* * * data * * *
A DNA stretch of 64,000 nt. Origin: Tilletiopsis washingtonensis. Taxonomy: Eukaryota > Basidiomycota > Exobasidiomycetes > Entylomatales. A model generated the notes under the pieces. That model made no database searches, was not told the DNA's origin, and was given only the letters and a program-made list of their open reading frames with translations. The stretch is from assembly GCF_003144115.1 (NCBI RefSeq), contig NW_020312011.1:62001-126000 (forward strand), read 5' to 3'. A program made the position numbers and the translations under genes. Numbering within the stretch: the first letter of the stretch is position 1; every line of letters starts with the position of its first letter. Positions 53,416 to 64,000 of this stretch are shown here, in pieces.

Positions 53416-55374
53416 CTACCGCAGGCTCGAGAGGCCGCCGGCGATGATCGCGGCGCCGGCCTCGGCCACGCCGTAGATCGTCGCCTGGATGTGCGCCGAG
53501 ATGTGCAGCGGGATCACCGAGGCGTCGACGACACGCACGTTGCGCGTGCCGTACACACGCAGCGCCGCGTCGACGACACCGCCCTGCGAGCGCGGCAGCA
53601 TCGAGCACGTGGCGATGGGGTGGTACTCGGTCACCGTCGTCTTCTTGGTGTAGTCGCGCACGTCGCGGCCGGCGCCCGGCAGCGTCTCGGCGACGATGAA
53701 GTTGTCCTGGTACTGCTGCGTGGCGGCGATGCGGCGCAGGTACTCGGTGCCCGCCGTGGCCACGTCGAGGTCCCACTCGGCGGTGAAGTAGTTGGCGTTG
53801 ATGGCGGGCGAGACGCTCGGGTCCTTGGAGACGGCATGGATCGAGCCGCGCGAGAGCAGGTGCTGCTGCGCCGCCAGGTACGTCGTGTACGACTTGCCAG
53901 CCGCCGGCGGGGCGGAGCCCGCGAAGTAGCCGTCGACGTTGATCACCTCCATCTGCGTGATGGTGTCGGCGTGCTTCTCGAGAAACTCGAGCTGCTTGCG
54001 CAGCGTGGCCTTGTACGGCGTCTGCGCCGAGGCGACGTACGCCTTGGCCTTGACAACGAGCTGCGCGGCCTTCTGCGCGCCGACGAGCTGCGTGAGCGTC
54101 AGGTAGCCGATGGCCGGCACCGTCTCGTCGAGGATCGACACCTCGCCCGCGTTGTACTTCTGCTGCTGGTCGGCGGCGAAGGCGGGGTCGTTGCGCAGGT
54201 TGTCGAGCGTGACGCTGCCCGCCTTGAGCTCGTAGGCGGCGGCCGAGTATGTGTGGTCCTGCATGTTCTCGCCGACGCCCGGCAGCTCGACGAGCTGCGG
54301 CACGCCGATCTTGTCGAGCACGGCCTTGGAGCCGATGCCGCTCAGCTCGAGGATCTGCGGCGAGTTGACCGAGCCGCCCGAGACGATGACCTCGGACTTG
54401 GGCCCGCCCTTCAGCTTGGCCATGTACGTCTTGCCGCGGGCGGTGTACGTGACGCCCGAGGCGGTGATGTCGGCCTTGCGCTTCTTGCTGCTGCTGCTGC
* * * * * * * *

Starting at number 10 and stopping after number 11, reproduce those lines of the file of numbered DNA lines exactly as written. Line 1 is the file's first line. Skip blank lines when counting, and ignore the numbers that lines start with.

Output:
54101 AGGTAGCCGATGGCCGGCACCGTCTCGTCGAGGATCGACACCTCGCCCGCGTTGTACTTCTGCTGCTGGTCGGCGGCGAAGGCGGGGTCGTTGCGCAGGT
54201 TGTCGAGCGTGACGCTGCCCGCCTTGAGCTCGTAGGCGGCGGCCGAGTATGTGTGGTCCTGCATGTTCTCGCCGACGCCCGGCAGCTCGACGAGCTGCGG